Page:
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  • 1 Cardiology Unit, Presidio Sanitario Intermedio “Elena d’Aosta”, ASL Napoli 1 Centro, Italy
  • | 2 Department of Cardiology, Second University of Napoli, Monaldi Hospital, Italy
Open access

Background

Phosphodiesterase-5 inhibitors (PDE5i) have been shown to be beneficial for patients with pulmonary arterial hypertension. However, several studies would have documented a useful effect of PDE5i even for pulmonary hypertension secondary to left-sided chronic heart failure (CHF).

Methods

We performed a meta-analysis including randomized controlled trials (RCTs) which had compared PDE5i (mostly sildenafil) and placebo in CHF patients.

Results

Fourteen studies enrolling a total of 928 patients were incorporated in the meta-analysis. In heart failure with reduced left ventricular ejection fraction (HFREF), PDE5i, compared to placebo, significantly improved the composite of death and hospitalization (OR = 0.28; 95% CI: 0.10–0.74). They also improved peak VO2 [difference in means (MD): 3.76; 95% CI: 3.27–4.25], six-minute walking distance test (MD: 22.7 m; 95% CI: 8.19–37.21), and pulmonary arterial systolic pressure (MD: −11.52 mmHg; 95% CI: −15.56 to −7.49). Conversely, in CHF with preserved left ventricular ejection fraction (HFpEF), PDE5i proved not to yield any significant improvement of the investigated outcomes.

Conclusions

In HFREF, PDE5i showed beneficial effects on the composite of death and hospitalization, as well as on exercise capacity and pulmonary hemodynamics. Conversely, in HFpEF, no significant clinical, spiroergometric, or hemodynamic improvement was achieved using PDE5i therapy.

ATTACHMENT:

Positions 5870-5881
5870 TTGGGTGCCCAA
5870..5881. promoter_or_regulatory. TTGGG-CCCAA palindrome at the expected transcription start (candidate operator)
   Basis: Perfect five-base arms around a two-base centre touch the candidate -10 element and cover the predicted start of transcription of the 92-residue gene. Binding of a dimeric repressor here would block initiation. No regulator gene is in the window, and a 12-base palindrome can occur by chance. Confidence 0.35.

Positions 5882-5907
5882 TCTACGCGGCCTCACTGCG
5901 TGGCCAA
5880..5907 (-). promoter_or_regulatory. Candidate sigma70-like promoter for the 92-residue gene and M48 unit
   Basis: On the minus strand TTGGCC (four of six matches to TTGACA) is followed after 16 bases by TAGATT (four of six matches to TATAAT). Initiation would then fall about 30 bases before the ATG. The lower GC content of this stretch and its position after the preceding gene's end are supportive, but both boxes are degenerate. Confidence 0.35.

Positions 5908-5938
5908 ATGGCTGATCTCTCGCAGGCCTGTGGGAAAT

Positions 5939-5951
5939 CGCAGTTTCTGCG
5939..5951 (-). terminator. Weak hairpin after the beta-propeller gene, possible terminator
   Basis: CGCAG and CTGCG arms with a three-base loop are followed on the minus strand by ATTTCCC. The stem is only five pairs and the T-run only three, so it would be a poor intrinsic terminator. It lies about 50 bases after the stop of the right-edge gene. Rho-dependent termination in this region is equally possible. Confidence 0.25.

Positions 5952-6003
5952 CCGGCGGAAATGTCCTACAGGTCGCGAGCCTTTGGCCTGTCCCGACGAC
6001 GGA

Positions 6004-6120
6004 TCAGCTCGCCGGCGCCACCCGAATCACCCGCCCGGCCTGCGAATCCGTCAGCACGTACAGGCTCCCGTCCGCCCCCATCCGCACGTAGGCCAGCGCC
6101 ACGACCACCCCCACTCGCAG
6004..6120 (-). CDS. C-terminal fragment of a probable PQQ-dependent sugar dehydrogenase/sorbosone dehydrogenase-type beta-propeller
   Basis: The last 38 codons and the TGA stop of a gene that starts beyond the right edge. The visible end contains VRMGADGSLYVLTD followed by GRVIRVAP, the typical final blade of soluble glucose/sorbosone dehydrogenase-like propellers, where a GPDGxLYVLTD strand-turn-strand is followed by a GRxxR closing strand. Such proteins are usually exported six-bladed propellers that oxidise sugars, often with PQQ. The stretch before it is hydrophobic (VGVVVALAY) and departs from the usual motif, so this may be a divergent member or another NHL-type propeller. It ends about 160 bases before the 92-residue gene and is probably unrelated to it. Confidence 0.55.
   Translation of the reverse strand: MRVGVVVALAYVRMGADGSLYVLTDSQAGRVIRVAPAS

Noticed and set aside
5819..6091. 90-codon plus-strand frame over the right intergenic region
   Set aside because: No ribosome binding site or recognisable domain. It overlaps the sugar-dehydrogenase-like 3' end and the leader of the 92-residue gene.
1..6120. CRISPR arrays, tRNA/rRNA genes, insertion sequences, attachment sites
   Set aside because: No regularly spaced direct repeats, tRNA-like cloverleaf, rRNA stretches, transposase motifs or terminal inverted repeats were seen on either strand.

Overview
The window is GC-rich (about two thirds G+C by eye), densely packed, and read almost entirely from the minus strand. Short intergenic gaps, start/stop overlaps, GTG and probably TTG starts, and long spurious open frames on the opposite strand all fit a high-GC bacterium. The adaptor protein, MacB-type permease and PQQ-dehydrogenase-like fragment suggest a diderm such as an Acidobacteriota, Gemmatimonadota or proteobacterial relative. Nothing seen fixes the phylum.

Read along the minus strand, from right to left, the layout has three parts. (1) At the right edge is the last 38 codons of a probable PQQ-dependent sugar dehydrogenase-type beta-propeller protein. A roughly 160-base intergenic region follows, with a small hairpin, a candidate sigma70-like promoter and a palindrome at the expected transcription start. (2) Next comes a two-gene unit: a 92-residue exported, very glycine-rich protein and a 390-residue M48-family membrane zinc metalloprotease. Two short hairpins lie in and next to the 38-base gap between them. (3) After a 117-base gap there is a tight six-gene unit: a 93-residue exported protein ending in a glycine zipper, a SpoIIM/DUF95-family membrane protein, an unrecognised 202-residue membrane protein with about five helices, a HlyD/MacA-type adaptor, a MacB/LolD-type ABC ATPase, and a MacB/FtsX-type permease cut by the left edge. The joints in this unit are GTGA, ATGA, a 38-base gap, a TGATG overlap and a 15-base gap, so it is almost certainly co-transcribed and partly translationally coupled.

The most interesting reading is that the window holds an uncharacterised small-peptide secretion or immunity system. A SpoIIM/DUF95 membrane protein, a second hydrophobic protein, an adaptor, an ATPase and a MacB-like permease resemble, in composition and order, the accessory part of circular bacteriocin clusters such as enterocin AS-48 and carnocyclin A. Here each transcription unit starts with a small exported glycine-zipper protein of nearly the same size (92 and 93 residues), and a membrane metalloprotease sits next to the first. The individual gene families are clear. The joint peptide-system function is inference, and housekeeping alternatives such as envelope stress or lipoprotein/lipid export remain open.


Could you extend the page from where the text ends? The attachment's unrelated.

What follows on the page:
Abstract

Background

Phosphodiesterase-5 inhibitors (PDE5i) have been shown to be beneficial for patients with pulmonary arterial hypertension. However, several studies would have documented a useful effect of PDE5i even for pulmonary hypertension secondary to left-sided chronic heart failure (CHF).

Methods

We performed a meta-analysis including randomized controlled trials (RCTs) which had compared PDE5i (mostly sildenafil) and placebo in CHF patients.

Results

Fourteen studies enrolling a total of 928 patients were incorporated in the meta-analysis. In heart failure with reduced left ventricular ejection fraction (HFREF), PDE5i, compared to placebo, significantly improved the composite of death and hospitalization (OR = 0.28; 95% CI: 0.10–0.74). They also improved peak VO2 [difference in means (MD): 3.76; 95% CI: 3.27–4.25], six-minute walking distance test (MD: 22.7 m; 95% CI: 8.19–37.21), and pulmonary arterial systolic pressure (MD: −11.52 mmHg; 95% CI: −15.56 to −7.49). Conversely, in CHF with preserved left ventricular ejection fraction (HFpEF), PDE5i proved not to yield any significant improvement of the investigated outcomes.

Conclusions

In HFREF, PDE5i showed beneficial effects on the composite of death and hospitalization, as well as on exercise capacity and pulmonary hemodynamics. Conversely, in HFpEF, no significant clinical, spiroergometric, or hemodynamic improvement was achieved using PDE5i therapy.

Background